On Fri, 9 Oct 2009, Tomas Hlavaty wrote:
Hi Alex,

All functions ignore atomic CDRs of the last argument cell. You could
also try (onOff A B . X), the 'X' will be simply ignored.

so why is not NIL in the (onOff . NIL) ignored? ;-)

zero arguments (as in 'onOff') are not to be expected, the function goes
straight on and "takes" the first argument, which happens to be NIL in
this case. So 'onOff' does not distinguish (nor even check) the
difference between

   (onOff)

and

   (onOff NIL)

There is no practical reason to do so, because calling 'onOff' without
arguments makes no sense. Remember, it is a non-evaluating function, and
cannot be called in a less predictable way (e.g. being passed through
'apply', mappings etc.).

Ok.

I think that most functions in PicoLisp behave like this. Try 'list',
for example:

   : (list NIL)
   -> (NIL)
   : (list)
   -> (NIL)

It does not care to check for the first argument.

'list' is a good example where I find this behaviour rather strange.

   : (list)
   -> (NIL)

Here I would expect NIL and not (NIL).  Any other lisp I know works this
way and it also makes sense.  I.e.  the command says make a list of
nothing (not even a NIL) and an empty list is NIL so this behaviour
seems broken to me.  Do you have any example or code in picolisp that
takes advantage of this behaviour?

Ugh, I also find that weird:

: '()        # Empty list
-> NIL
: (list '())
-> (NIL)
: (list)     # List nothing
-> (NIL)     # I think this should be NIL

I'm uncertain if '() is actually  (NIL . NIL) so I'm not going to list the 
cons' examples.

I know why this works this way. In pL's VM, every list is parsed until there's an 
empty CDR (retreiving CDR returns NIL). Since there are functions that MUST take 
at least one argument; when they are called with no argument, they will try to 
read NIL's CDR, and therefore use NIL as arguments, since (cdr NIL) -> NIL

Here are a couple of solutions for this issue, you pick:
  1. Make it error when (cdr NIL) (increases complexity and decreases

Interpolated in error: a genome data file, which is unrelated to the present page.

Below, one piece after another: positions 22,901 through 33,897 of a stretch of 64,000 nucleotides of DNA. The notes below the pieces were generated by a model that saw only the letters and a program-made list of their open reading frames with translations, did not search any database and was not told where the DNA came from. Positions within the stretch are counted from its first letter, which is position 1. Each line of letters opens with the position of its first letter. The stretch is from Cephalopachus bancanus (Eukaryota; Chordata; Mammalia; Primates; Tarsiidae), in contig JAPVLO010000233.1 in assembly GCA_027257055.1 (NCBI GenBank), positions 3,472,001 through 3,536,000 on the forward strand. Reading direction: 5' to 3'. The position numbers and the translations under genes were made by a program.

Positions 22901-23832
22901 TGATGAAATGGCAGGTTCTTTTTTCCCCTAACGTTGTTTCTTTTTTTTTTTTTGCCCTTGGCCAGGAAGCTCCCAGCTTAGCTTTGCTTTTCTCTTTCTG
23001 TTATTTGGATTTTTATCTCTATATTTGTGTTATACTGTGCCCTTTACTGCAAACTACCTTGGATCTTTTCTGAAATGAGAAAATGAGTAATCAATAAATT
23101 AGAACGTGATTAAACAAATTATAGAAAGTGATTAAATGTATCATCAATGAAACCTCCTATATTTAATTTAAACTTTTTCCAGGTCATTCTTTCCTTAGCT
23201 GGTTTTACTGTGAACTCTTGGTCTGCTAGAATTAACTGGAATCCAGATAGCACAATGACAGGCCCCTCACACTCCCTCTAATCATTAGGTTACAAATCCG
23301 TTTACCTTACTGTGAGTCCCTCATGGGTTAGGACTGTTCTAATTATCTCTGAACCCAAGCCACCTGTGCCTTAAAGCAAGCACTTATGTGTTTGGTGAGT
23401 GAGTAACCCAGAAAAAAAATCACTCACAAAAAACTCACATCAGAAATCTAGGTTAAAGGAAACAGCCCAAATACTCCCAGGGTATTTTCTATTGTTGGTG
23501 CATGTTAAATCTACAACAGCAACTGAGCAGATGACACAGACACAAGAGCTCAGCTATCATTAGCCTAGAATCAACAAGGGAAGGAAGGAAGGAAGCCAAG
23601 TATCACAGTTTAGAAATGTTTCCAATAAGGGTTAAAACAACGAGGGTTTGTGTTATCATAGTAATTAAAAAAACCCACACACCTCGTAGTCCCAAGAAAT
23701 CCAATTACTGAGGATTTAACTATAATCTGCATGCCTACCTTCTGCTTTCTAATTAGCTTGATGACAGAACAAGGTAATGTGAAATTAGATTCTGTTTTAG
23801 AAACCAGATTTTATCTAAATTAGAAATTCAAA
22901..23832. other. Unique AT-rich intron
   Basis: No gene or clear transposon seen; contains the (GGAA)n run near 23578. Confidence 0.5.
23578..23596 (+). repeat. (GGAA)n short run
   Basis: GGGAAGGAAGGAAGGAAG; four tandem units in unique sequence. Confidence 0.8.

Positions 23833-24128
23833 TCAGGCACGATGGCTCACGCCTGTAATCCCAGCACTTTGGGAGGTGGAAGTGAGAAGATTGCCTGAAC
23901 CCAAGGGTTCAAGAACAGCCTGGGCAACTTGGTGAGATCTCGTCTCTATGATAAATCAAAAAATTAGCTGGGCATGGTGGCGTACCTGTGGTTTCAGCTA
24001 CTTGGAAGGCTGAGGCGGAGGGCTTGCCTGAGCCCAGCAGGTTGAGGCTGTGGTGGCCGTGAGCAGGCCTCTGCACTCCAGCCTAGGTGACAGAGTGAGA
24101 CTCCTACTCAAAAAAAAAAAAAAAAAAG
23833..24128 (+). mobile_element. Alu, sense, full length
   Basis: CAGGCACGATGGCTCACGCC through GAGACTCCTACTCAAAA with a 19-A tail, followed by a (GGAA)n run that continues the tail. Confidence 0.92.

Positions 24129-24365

flexibility).
  2. Make pL check on every step if the current argument is actually the last 
CAR (naive and maybe slow).
  3. Make pL check the amount of arguments provided and return NIL if they are 
not enough for the function to do it's job. (slightly increases complexity)
  4. Bury the topic.

Regarding option 3, if there is a significant number of functions that would 
benefit from this, a compiler macro should be useful. This data could be listed 
together with the declaration header:
(code 'doList 2 1)  <-- This means: Needs at least 1 real argument so (list) -> 
NIL   and   (list NIL) -> (NIL)

Anyway, I just couldn't resist the temptation to try to implement solution nÂș 
3, so I grabbed the sources, segfaulted the hell out of it when I tried to 
avoid repeating code, and after a long while of ERTCL (edit, recompile, test, 
cuss, loop), I decided to leave it like that for now, and ask for a revision.

I'm attaching the working patch for the 'doList function.
--- subr.l.~1~  2009-09-30 09:24:22.000000000 -0300
+++ subr.l      2009-10-09 21:49:17.000000000 -0300
@@ -883,11 +883,49 @@
    pop X
    ret
 
+### Internal function ###
+(code 'argLen 2)
+   push X
+   push Y
+   ld X E
+   ld E ONE  # Counter
+   do
+      cmp X Quote
+   while eq
+      ld Y (X CDR)  # Next cell
+      cmp Y X  # Circular?
+      jz lengthT  # Yes
+      ld X Y
+      atom X  # Done?
+      jnz 10  # Yes
+      add E (hex "10")  # Increment counter
+   loop
+   ld Y X  # Keep list head
+   do
+      ld X (X CDR)  # Next cell
+      atom X  # Any?
+   while z  # Yes
+      cmp X Y  # Hit head?
+      jz lengthT  # Yes
+      add E (hex "10")  # Increment counter
+   loop
+10 pop Y
+   pop X
+   ret
+
 # (list 'any ['any ..]) -> lst
 (code 'doList 2)
    push X
    push Y
    ld X (E CDR)  # Args
+   call argLen # Args length
+   cmp E ONE # No args?
+   if eq  # Right
+      ld E Nil
+      pop Y
+      pop X
+      ret
+   end
    ld E (X)  # Eval first
    eval
    call consE_C  # Cons with NIL

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